Today is the 17th Memorial Day since 9/11. Since then, 6,940 U.S. military service members have died for America.

Why it matters: Every part of the country has lost soldiers to the wars in Iraq and Afghanistan. All were Americans — someone's neighbor, child, parent, mentor, buddy. Their average age was between 26 and 27 years old.

Expand chart
Data: Defense Casualty Analysis System, U.S. Census Bureau 2016 population estimates; Note: Map does not include 111 servicemembers who came from outside the 50 states; Get the data; Map: Harry Stevens/Axios

The big picture: The losses have not been distributed evenly. The Bible Belt, the Rust Belt, and the Midwest had the most military deaths in proportion to their populations – though that's often because counties in those regions have small populations that skew the data. Among counties with a population greater than one million, Bexar County, Tex., home to San Antonio, suffered the highest rate of military deaths for its population: 59 servicemembers killed out of a population of 1,928,680.

Many of the dead came from big cities — 167 hailed from Los Angeles County, the most of any county. Others came from more remote places, like Mineral County, Colo., population 732, home to Sgt. Clinton Wayne Ahlquist, who was killed in Ar Ramadi, Iraq, on Feb. 20, 2007, at the age of 23. Of all U.S. counties, Mineral County has the highest rate of servicemembers killed in proportion to population.

By the numbers:

  • Most of the fallen — 5,019 men and women — served in the Army. Another 1,484 were in the Marines, while 248 were in the Navy, and 189 were in the Air Force.
  • The state with the highest rate of servicemembers killed was Vermont — the state lost 26 troops out of a population of about 624,000. The state with the lowest rate was nearby Connecticut.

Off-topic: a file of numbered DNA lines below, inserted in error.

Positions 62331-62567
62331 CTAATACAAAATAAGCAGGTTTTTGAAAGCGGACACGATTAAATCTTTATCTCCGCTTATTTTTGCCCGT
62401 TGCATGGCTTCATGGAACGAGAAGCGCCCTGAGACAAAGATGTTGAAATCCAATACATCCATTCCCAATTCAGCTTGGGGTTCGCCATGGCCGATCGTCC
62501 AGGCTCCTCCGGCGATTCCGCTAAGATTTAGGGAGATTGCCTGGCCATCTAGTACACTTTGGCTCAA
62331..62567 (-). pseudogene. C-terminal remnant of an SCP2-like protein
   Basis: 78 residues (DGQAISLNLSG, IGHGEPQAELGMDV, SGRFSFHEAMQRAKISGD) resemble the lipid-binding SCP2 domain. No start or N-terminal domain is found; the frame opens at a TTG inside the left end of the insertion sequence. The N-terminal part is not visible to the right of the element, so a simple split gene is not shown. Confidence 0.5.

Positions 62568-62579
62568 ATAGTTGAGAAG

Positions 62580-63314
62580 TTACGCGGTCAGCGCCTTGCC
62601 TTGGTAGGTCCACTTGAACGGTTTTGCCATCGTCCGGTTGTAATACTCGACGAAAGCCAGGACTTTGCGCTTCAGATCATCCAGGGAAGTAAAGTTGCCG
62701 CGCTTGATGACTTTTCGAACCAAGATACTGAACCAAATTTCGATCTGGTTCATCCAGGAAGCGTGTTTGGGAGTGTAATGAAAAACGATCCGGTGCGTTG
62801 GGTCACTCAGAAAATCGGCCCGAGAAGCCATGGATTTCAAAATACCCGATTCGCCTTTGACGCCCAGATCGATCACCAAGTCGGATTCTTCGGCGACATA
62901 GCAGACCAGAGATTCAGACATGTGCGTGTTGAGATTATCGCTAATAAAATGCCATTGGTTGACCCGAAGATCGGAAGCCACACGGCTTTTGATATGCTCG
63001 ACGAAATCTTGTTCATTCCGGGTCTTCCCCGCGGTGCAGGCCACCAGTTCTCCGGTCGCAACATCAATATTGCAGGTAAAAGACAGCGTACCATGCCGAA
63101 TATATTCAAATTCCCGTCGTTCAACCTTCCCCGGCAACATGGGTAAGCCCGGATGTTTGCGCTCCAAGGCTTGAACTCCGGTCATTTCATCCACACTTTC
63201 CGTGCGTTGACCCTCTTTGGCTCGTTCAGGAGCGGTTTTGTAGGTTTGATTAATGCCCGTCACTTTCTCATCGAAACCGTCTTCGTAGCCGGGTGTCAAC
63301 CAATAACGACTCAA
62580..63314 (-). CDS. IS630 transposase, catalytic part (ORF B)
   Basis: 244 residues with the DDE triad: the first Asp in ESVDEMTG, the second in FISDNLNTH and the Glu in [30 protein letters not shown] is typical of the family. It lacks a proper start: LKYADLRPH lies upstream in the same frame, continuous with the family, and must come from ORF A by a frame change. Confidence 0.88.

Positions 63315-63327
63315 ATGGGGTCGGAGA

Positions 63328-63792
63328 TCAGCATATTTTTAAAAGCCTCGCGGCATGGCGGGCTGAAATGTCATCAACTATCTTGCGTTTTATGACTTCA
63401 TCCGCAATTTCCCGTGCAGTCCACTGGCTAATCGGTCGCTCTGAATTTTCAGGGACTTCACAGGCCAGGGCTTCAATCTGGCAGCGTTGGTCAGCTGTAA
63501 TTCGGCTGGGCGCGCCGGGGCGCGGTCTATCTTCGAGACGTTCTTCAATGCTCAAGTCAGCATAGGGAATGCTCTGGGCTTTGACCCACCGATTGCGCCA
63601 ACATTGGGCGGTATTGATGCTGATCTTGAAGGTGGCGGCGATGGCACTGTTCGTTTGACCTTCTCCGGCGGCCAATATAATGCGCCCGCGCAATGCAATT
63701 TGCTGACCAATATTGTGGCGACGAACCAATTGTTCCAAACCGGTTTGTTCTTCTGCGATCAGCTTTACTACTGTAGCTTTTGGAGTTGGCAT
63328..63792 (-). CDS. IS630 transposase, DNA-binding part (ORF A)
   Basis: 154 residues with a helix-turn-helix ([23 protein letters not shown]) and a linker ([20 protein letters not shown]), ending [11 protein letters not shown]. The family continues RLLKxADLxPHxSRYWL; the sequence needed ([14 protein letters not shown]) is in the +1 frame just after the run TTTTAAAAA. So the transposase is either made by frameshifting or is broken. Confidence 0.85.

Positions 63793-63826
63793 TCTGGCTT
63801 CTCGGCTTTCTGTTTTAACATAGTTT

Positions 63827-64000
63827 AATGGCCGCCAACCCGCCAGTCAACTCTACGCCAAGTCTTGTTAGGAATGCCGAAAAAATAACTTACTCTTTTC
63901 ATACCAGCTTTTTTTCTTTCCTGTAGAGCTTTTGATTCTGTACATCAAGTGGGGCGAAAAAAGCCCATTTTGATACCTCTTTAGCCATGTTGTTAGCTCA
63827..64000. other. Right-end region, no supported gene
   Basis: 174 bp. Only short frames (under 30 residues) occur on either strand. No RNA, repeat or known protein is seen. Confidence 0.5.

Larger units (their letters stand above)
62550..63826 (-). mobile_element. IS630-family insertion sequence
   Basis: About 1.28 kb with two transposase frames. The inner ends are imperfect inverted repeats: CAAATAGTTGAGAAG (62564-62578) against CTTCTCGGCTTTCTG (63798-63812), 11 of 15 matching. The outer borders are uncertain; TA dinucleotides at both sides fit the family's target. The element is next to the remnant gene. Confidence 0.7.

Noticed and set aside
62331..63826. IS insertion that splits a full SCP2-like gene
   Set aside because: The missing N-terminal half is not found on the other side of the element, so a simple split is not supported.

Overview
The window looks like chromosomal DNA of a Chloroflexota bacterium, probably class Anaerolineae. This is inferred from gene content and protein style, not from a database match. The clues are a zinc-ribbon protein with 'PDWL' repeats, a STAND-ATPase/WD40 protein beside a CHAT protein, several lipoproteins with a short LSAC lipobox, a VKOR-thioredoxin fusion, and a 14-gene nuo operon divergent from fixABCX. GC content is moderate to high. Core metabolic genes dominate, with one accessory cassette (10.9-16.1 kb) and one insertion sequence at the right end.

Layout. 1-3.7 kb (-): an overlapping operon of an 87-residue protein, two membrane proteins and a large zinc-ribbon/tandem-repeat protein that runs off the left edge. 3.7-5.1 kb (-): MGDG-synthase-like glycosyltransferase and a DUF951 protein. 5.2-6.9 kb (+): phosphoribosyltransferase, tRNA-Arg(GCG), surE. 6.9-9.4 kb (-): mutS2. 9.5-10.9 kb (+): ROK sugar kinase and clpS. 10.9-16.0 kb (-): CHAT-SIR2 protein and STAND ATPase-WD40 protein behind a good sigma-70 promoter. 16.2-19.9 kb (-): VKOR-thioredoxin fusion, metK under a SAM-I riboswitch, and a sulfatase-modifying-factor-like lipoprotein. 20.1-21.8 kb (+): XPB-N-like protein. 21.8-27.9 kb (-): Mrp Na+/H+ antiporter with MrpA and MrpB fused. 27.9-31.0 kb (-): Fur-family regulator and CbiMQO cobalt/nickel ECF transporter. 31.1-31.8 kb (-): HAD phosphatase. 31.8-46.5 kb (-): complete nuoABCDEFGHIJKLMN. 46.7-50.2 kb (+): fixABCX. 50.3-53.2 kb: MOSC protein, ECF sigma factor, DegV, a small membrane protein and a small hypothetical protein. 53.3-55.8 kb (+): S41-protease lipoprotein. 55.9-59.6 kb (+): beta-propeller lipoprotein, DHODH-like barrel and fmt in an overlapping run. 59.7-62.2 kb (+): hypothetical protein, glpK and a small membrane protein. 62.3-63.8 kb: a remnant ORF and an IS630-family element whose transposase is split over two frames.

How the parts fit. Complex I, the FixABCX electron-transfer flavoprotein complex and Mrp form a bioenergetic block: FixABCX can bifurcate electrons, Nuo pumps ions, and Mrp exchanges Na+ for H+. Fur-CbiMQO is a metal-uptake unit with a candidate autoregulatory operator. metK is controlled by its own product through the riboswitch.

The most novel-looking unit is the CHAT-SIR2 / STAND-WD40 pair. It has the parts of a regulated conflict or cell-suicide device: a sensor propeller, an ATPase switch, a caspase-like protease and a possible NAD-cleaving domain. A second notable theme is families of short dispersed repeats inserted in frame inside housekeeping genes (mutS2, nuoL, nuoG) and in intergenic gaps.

• 6,772 of the fallen were men, and 168 were women.

Correction: Due to a data analysis error, the populations of 36 counties in Louisiana were incorrect. As a result, an earlier version of this story incorrectly reported that three parishes in Louisiana were among the top five places in the country for military deaths per population. The map and story have been updated to reflect the correct data.

Go deeper

"Not enough": Protesters react to no murder charges in Breonna Taylor case

A grand jury has indicted Brett Hankison, one of the Louisville police officers who entered Breonna Taylor's home in March, on three counts of wanton endangerment for firing shots blindly into neighboring apartments.

The state of play: Angering protesters, the grand jury did not indict any of the three officers involved in the botched drug raid on homicide or manslaughter charges related to the death of Taylor.

Dave Lawler, author of World
Updated 30 mins ago - World

U.S. no longer recognizes Lukashenko as legitimate president of Belarus

Lukashenko at his secret inauguration. Photo: Andrei Stasevich/BELTA/AFP via Getty Images

The U.S. no longer recognizes Aleksandr Lukashenko as the legitimate president of Belarus, the State Department said in a statement on Wednesday.

Why it matters: Lukashenko has clung to power with the support of Russia amid seven weeks of protests that have followed a blatantly rigged election. Fresh protests broke out Wednesday evening in Minsk after it emerged that Lukashenko had held a secret inauguration ceremony.

Updated 2 hours ago - Politics & Policy

Coronavirus dashboard

Illustration: Sarah Grillo/Axios

  1. Global: Total confirmed cases as of 4:30 p.m. ET: 31,735,542 — Total deaths: 973,443 Total recoveries: 21,798,488Map.
  2. U.S.: Total confirmed cases as of 4:30 p.m. ET: 6,925,840 — Total deaths: 201,617 — Total recoveries: 2,646,959 — Total tests: 96,612,436Map.
  3. Health: CDC director says over 90% of Americans have not yet been exposed to coronavirus — Supply shortages continue to plague testing.
  4. Politics: Poll: 51% of Republicans trust Trump on coronavirus more than the CDC.
  5. Vaccines: Johnson & Johnson begins large phase 3 trial — The FDA plans to toughen standards.
  6. Sports: Less travel is causing the NBA to see better basketball.

Get Axios AM in your inbox

Catch up on coronavirus stories and special reports, curated by Mike Allen everyday

Please enter a valid email.

Subscription failed
Thank you for subscribing!